There’s been a huge boom in the healthy snack market, with bars, air-popped chips, and cookies and brownies made with healthy substitutions popping up everywhere. Sugar is substituted with agave, white flour is substitued with almond flour—the list goes on and on. There are even services that bring these snacks straight to your door!
It is true that many healthy snacks have lower calorie counts and contain nutrients unheard of in a regular cheese puff. But can eating healthy snacks improve your nutritional status enough to improve your appearance?
Can healthy snacks compensate for the nutritional deficiencies in an unhealthy diet?
Better Food Choices
A large part of successfully improving one’s diet is learning how to make better food choices. If you have a craving for oily, fried potato chips, it's certainly better to substitute air-popped chips for regular chips. And over time, making small changes like this can help you reform a lifetime of unhealthy eating habits.
However, the truth is that snacks are rarely better than eating whole foods themselves. For instance, a high-fiber bar is great, but eating a spinach and kale salad—which is also high in fiber but without any added sweeteners—is better. Ultimately, snacks are still snacks.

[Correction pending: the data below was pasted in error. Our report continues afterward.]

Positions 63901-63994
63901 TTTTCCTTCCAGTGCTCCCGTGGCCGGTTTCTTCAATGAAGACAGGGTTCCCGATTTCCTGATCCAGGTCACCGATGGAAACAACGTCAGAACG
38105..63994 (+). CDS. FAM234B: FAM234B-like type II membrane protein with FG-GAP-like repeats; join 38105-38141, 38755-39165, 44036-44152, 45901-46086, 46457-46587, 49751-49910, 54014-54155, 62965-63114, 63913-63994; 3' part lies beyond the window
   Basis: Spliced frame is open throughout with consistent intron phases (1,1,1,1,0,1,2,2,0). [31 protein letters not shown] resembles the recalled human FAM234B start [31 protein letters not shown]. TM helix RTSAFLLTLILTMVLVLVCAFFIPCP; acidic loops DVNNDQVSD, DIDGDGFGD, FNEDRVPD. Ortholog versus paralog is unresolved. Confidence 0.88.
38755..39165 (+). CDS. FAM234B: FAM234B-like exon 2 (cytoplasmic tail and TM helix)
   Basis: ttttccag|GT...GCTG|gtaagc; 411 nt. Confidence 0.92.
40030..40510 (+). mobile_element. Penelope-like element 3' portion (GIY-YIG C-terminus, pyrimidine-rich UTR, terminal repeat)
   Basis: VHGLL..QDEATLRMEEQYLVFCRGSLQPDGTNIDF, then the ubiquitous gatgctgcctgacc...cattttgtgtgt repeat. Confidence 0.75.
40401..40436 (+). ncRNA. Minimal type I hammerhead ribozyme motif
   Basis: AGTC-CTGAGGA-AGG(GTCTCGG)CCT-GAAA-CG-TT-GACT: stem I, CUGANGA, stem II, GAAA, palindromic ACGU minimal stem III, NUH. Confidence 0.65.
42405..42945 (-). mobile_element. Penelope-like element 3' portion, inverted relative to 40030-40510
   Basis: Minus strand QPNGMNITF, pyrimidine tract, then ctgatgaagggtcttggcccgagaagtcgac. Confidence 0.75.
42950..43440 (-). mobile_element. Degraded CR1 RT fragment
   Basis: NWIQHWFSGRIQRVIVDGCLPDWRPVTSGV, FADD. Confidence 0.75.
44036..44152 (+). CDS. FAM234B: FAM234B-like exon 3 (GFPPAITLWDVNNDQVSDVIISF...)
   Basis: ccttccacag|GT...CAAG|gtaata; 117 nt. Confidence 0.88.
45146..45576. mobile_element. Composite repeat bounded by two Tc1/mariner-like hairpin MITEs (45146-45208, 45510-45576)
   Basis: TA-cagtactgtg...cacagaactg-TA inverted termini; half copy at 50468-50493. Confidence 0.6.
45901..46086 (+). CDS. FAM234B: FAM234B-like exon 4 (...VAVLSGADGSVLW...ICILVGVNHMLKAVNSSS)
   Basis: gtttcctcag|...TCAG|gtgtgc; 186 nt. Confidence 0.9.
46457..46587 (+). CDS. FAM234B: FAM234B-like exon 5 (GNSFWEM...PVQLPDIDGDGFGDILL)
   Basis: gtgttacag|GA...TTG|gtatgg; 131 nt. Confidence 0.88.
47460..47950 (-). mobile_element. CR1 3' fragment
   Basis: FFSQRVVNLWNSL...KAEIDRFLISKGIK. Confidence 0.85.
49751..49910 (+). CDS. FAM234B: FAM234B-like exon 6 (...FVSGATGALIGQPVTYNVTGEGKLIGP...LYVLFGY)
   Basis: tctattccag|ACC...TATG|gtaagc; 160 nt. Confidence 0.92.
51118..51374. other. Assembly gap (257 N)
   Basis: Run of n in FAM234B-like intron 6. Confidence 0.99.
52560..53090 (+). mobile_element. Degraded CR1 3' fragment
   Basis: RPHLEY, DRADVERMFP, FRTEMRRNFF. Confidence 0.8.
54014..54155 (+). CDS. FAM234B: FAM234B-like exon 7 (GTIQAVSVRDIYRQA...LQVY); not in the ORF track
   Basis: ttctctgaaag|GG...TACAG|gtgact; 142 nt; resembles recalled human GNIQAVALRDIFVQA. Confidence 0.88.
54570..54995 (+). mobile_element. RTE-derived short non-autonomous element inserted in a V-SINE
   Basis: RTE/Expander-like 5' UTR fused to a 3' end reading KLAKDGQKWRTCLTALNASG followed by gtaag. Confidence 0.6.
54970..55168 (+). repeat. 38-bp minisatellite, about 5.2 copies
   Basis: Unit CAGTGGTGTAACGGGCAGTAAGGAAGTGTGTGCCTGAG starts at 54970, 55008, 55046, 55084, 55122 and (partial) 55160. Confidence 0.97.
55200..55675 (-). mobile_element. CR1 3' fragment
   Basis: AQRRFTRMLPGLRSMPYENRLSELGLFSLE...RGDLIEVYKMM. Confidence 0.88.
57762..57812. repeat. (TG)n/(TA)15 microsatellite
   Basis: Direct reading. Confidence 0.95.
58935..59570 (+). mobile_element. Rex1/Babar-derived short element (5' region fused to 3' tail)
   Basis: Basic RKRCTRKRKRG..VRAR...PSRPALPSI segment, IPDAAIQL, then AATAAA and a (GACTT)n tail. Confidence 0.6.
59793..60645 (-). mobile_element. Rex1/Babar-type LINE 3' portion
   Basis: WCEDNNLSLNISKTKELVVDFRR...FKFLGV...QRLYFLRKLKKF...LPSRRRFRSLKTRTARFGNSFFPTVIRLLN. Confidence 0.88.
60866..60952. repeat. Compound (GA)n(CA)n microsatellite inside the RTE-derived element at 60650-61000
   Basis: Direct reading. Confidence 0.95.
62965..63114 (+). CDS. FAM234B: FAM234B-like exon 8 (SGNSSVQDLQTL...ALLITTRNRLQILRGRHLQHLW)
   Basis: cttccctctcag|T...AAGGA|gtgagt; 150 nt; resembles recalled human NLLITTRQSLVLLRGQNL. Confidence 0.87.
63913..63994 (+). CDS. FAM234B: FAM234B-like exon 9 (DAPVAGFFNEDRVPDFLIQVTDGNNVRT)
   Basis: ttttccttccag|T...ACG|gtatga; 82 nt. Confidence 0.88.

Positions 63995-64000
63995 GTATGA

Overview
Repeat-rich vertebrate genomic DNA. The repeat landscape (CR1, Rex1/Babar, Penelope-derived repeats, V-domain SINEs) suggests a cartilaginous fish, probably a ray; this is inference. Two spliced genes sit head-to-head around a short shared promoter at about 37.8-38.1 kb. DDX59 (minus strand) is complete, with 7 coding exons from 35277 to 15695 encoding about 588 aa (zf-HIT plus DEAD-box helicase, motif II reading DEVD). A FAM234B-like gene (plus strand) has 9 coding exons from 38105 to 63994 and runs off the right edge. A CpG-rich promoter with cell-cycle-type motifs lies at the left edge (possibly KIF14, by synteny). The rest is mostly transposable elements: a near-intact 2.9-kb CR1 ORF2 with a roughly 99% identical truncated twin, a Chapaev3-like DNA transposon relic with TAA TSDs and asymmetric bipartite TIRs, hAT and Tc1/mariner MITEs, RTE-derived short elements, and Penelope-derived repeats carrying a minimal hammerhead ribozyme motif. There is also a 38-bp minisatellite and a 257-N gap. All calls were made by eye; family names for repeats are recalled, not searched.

Celebrity Advisor’s Beauty Secret
According to Kat James, a nationally-renowned holistic beauty expert and celebrity advisor, indulging in real, well-prepared whole foods is still superior to these “new and improved” snack foods. “If you want to get gorgeous fast, plan low-glycemic, low-impact meals that do not spike your blood sugar,” she says. Instead, put your health first, and beauty will follow—naturally.
I ascribe to this philosophy completely. You are what you eat, and your body's beauty will reflect that.
Whole Foods for Beauty
Instead of healthy snacks, which at the end of the day are still processed food, make it a priority to eat real whole foods. Feeling sweet? Grab some berries. Feeling salty? How about avocado with some lemon?
To stop yourself from unhealthy over-snacking, eat well-rounded meals rich in omega-3 and omega-6 fatty acids (wild caught fish and dark greens are great sources). Try to include flaxseed oil (1–2 tablespoons per day), raw pumpkin seeds (2–3 ounces per serving), and cold-water fish such as salmon, trout, or halibut (three times a week). Also, include monounsaturated oils such as olive oil in salad dressings and in cooking. These foods help with everything from skin clarity and smoothness to decreasing bloat.
Now It's Your Turn: What kinds of healthy snacks do you like to eat?